Behold, I tell you a mystery: We shall not all sleep, but we shall all be changed; in a moment, in the twinkling of an eye, at the last trumpet. For the trumpet will sound, and the dead will be raised incorruptible, and we shall be changed. For this corruptible must put on incorruption, and this mortal must put on immortality. Flesh and blood cannot inherit the kingdom of God: Paul is not saying, "material things can not inherit the kingdom of God," because Jesus' resurrection body was a material body. Flesh and blood , in this context, means "our present bodies. This may seem like a small distinction to us, but it must be an important distinction to God.
Nor does corruption inherit incorruption: The word corruption does not mean moral or ethical corruption, but physical, material corruption. These bodies which are subject to sickness, disease, injury, and one-day decay, are unsuited to heaven. Corruption cannot inherit incorruption. I tell you a mystery: A mystery is simply a thing to be understood by spiritual, rather than by merely human perception.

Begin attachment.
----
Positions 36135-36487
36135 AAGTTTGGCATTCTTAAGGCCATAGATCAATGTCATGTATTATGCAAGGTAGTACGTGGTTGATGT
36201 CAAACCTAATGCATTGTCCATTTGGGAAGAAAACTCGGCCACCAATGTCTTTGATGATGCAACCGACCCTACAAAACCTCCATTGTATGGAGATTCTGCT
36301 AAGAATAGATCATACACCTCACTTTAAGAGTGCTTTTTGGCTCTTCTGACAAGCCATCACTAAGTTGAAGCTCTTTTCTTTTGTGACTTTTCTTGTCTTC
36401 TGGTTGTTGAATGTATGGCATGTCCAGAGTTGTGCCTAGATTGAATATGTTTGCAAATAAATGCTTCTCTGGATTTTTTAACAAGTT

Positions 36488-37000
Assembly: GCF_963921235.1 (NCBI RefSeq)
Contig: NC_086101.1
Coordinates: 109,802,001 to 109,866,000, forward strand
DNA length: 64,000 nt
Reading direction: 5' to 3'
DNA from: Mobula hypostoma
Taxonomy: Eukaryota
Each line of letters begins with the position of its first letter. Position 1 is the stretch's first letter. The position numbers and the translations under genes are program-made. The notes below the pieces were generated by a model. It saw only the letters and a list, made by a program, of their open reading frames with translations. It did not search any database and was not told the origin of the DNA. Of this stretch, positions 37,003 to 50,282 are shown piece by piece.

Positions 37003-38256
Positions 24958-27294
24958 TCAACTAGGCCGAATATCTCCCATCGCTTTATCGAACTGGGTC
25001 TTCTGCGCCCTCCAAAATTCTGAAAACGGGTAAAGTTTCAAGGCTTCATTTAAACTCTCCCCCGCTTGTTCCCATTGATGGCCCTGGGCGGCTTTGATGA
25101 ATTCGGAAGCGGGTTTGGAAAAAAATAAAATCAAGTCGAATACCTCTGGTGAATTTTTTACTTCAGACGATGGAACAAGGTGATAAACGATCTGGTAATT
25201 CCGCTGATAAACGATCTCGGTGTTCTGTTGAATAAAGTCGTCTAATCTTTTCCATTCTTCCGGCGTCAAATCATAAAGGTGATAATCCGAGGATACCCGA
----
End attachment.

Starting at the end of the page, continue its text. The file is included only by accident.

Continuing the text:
Paul will tell the Corinthian Christians something they could not have known by reason or research. They could not have known this unless God revealed it to them.
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We shall not all sleep, but we shall all be changed: Since sleep is a softer way of describing the death of a believer, Paul is telling us that not all Christians will die, but there will be a "final generation" who will be transformed into resurrection bodies at the return of Jesus before they ever face death. Does we shall not all sleep, but we shall all be changed mean that Paul predicted Jesus would come in his lifetime? Barclay says yes, and simply points out that Paul was dead wrong here.